How the input is matched ======================== When the generated scanner is run, it analyzes its input looking for strings which match any of its patterns. If it finds more than one match, it takes the one matching the most text (for trailing context rules, this includes the length of the trailing part, even though it will then be returned to the input). If it finds two or more matches of the same length, the rule listed first in the `flex' input file is chosen. Once the match is determined, the text corresponding to the match (called the TOKEN) is made available in the global character pointer `yytext', and its length in the global integer `yyleng'. The ACTION corresponding to the matched pattern is then executed (a more detailed description of actions follows), and then the remaining input is scanned for another match. If no match is found, then the "default rule" is executed: the next character in the input is considered matched and copied to the standard output. Thus, the simplest legal `flex' input is: %% which generates a scanner that simply copies its input (one character at a time) to its output. Note that `yytext' can be defined in two different ways: either as a character *pointer* or as a character *array*. You can control which definition `flex' uses by including one of the special directives `%pointer' or `%array' in the first (definitions) section of your flex input. The default is `%pointer', unless you use the `-l' lex compatibility option, in which case `yytext' will be an array. The advantage of using `%pointer' is substantially faster scanning and no buffer overflow when matching very large tokens (unless you run out of dynamic memory). The disadvantage is that you are restricted in how your actions can modify `yytext' (see the next section), and calls to the `unput()' function destroys the present contents of `yytext', which can be a considerable porting headache when moving between different `lex' versions. The advantage of `%array' is that you can then modify `yytext' to your heart's content, and calls to `unput()' do not destroy `yytext' (see below). Furthermore, existing `lex' programs sometimes access `yytext' externally using declarations of the form: extern char yytext; This definition is erroneous when used with `%pointer', but correct for `%array'. `%array' defines `yytext' to be an array of `YYLMAX' characters, which defaults to a fairly large value. You can change the size by simply #define'ing `YYLMAX' to a different value in the first section of your `flex' input. As mentioned above, with `%pointer' yytext grows dynamically to accommodate large tokens. While this means your `%pointer' scanner can accommodate very large tokens (such as matching entire blocks of comments), bear in mind that each time the scanner must resize `yytext' it also must rescan the entire token from the beginning, so matching such tokens can prove slow. `yytext' presently does *not* dynamically grow if a call to `unput()' results in too much text being pushed back; instead, a run-time error results. Also note that you cannot use `%array' with C++ scanner classes (the `c++' option; see below).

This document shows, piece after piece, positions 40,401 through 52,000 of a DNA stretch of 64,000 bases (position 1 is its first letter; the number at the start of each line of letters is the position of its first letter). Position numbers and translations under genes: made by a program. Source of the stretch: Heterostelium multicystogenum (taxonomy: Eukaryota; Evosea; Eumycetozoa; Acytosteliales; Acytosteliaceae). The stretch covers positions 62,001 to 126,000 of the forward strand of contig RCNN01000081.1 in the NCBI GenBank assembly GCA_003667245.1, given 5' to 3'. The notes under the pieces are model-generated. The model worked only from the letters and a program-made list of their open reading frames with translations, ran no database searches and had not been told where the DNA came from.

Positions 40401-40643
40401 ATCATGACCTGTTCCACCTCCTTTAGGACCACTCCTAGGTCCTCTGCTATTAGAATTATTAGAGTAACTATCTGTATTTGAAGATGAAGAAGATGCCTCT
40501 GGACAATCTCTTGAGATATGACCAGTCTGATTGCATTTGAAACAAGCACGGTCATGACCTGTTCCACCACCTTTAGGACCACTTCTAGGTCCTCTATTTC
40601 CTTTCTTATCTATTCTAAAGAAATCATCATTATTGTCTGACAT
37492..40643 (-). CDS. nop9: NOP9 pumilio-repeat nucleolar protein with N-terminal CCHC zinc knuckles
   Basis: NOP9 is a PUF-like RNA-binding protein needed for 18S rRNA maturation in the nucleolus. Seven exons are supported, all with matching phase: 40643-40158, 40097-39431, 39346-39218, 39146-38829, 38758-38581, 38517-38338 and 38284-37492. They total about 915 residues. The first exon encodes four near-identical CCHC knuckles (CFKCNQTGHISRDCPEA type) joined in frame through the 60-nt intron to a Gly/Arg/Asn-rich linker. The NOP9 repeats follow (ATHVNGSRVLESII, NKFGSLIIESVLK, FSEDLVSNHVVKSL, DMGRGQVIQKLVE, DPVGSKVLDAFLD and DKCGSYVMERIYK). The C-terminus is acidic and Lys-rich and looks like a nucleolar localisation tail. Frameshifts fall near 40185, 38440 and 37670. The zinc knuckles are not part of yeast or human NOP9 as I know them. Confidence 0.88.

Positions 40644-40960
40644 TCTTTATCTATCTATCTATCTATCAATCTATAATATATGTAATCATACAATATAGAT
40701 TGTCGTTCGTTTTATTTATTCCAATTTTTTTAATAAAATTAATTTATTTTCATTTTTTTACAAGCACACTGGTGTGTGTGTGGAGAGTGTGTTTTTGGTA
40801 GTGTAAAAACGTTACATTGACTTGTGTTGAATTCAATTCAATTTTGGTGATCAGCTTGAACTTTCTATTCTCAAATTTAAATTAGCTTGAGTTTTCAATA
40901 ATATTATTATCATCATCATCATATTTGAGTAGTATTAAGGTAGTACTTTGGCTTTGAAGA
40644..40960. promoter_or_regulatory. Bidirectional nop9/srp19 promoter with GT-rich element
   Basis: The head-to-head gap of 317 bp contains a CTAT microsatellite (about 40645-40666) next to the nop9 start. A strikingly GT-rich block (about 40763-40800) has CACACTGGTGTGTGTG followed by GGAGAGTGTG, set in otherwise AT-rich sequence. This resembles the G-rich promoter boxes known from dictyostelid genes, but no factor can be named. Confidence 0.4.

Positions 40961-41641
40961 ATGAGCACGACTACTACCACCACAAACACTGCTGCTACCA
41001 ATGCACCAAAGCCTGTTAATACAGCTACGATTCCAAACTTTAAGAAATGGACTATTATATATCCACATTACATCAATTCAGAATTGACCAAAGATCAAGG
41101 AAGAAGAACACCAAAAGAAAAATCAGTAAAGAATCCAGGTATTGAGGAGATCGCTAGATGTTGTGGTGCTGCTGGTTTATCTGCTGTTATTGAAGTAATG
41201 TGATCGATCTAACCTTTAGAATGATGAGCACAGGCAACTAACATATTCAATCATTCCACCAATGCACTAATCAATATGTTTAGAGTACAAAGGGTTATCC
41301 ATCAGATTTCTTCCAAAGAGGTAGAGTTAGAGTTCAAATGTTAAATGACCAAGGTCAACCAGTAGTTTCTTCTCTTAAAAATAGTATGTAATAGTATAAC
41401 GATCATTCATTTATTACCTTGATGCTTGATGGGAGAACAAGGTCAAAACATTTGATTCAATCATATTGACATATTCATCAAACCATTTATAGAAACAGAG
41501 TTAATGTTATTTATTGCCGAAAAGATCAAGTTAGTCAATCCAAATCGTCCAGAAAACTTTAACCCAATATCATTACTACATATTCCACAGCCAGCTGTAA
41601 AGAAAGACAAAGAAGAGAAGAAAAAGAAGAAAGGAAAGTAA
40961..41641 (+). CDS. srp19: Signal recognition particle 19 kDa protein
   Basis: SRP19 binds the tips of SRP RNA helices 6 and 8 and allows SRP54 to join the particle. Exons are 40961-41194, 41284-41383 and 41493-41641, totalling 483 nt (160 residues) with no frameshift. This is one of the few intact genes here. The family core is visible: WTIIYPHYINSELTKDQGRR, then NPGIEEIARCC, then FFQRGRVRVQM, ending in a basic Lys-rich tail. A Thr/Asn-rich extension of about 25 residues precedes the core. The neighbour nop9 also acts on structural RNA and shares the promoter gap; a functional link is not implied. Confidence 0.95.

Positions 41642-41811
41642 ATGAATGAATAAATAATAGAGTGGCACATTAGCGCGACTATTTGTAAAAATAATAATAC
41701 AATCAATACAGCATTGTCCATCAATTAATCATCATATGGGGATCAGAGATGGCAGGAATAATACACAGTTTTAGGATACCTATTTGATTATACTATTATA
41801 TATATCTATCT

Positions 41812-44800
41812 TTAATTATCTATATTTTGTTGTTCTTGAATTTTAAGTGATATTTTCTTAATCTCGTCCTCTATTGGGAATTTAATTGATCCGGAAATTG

Dirfile and infopages generated Sat Dec 3 02:07:54 2005